NEC Article 410 addresses lighting. However, Article 210.19 addresses the sizing of lighting conductors as most lighting fixtures are left on three hours or more continuously. 210.9(A)(1) is for lighting branch circuit not greater than 600 volts. 210.19(A)(1)(a) states when a branch circuit supplies a continuous load, the minimum branch circuit conductor size shall be sized at not less than 125% of the continuous load.

For example, an electrical engineer is designing lighting for a new sports medicine facility. The engineer is determining the number of recessed LED can lighting fixtures in the reception and waiting area that can be on a 120-volt, 20-amp circuit breaker that is not 100% fully rated.

A 100% fully rated circuit breaker can handle the current listed on its rating for continuous loads. A typical circuit breaker is rated for 80% of the current listed on the breaker for continuous loads. For example, a typical 20-amp circuit breaker (not 100% fully rated) can handle 16 amps of continuous loads, which is 80% of 20 amps.

The decorative lighting fixtures are to be controlled on a separate circuit (see Figure 1). The lighting fixtures are to be left on continuously for approximately 16 hours each day. Each recessed can lighting fixture in the open office area is 28 watts.

NEC Article 210.19(A)(1)(a) states continuous loads must have branch circuit conductor sizes at not less than 125% of the continuous load. If a branch circuit has continuous loads or any combination of continuous and noncontinuous loads, the minimum branch-circuit conductor size shall have an ampacity not less than the noncontinuous load plus 125% of the continuous load.

Calculation: A typical 20-amp circuit breaker is rated for 16 amps. With a continuous lighting load, 16 amps/1.25 (125%) = 12.8 amps. This means there are 12.8 amps available for lighting loads on this circuit.

28 watts needs to be converted to volt-amps for this calculation. LED light sources have a power factor value usually between 0.65 and 0.95. We will use a 0.85 power factor for this calculation.

28 watts/0.85 = 32.9 volt-amps; this means each recessed LED lighting fixture uses 32.9 volt-amps.

To determine the maximum number of these LED lighting fixtures allowed on the circuit:

120 volts x 12.8 amps = 1,536 volt-amps; this is the maximum volt-amps allowed on the circuit.

1,536 volt-amps/32.9 volt-amps = 46.7 LED lighting fixtures; 46 lighting fixtures is the maximum number of recessed LED can lighting fixtures on this circuit.

One issue electrical engineers may not be aware of is inrush current for LED light sources. When LED light sources are turned on, a large inrush current may occur. This large inrush current may trip a circuit breaker or blow a fuse. The engineer should determine if the inrush current and its duration could trip a circuit breaker.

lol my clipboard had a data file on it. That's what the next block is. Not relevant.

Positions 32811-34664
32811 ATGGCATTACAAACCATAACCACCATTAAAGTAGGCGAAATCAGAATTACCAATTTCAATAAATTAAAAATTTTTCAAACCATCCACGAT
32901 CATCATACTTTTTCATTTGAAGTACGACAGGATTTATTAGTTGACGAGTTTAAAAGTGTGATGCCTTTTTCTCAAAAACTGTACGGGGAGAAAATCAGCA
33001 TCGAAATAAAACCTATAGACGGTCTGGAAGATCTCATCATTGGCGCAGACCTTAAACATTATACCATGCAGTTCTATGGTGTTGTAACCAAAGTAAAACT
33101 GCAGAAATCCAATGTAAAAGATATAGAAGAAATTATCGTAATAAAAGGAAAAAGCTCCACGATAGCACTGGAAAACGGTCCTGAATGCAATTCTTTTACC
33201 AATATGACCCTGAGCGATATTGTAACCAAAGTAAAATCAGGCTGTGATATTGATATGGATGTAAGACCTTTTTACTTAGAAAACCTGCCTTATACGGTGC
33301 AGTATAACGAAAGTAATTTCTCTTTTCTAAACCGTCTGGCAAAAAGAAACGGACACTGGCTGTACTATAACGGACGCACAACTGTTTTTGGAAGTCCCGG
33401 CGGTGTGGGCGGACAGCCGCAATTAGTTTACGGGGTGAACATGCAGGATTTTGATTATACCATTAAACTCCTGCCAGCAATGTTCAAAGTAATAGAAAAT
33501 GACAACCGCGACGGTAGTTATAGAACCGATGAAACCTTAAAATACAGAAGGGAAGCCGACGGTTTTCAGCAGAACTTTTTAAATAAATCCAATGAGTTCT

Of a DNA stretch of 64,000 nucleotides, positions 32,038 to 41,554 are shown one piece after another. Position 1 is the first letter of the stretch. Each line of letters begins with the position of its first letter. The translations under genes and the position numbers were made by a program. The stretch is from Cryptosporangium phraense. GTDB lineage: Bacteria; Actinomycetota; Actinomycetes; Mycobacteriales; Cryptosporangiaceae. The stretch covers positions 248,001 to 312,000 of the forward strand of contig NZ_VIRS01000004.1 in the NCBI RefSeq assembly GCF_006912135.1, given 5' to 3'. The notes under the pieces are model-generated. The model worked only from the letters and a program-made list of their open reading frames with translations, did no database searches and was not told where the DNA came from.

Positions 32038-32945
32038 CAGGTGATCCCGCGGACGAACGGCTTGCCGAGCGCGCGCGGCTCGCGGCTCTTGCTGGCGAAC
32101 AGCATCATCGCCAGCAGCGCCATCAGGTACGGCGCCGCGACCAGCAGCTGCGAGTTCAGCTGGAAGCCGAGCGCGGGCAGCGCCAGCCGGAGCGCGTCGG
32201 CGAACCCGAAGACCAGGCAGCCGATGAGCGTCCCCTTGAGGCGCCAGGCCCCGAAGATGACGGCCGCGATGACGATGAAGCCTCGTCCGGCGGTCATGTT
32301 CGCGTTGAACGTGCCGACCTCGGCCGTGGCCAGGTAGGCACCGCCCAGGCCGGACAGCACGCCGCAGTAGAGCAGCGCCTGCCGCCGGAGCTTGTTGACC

An LED light source’s specification sheet may state something akin to this “to address inrush current, slow blow fuse or type C/D breaker should be used.” A typical Type C circuit breaker has a minimum trip setting of 5 to 10 times its rated current. A typical Type D circuit breaker has a minimum trip setting of 10 to 20 times its rated current.

NEC Article 411 contains low-voltage lighting systems. This is for lighting systems operating at no more than 30 volts AC or 60 volts DC. Common low-voltage systems include some track lighting and are common in commercial buildings, museums, landscaping, etc.

Low-voltage lighting systems typically have a power supply, lighting fixtures and other associated equipment such as a track for track lighting.

NEC Article 411.7 states that low-voltage lighting systems can be supplied from a maximum 20-amp branch circuit.

Circuit protection for motors and lighting systems are covered by the NEC. Motors may be used for life-safety systems such as elevators, smoke evacuation systems, etc. Lighting systems may include emergency lighting for egress for building occupants.

NEC Article 430 covers motors. An electrical engineer needs to properly size the overload device and the short circuit and ground fault protection device for a motor.

NEC Article 410 addresses lighting. Lighting is considered a continuous load and this must be considered in designing circuit prot


Author Bio: Michael Chow is the founder and President of Metro CD Engineering. He holds a BSEE from Ohio Northern University and is the current Chair of the university’s Engineering Advisory Board, a member of the Consulting-Specifying Engineer editorial advisory board and a 2009 40 Under 40 winner.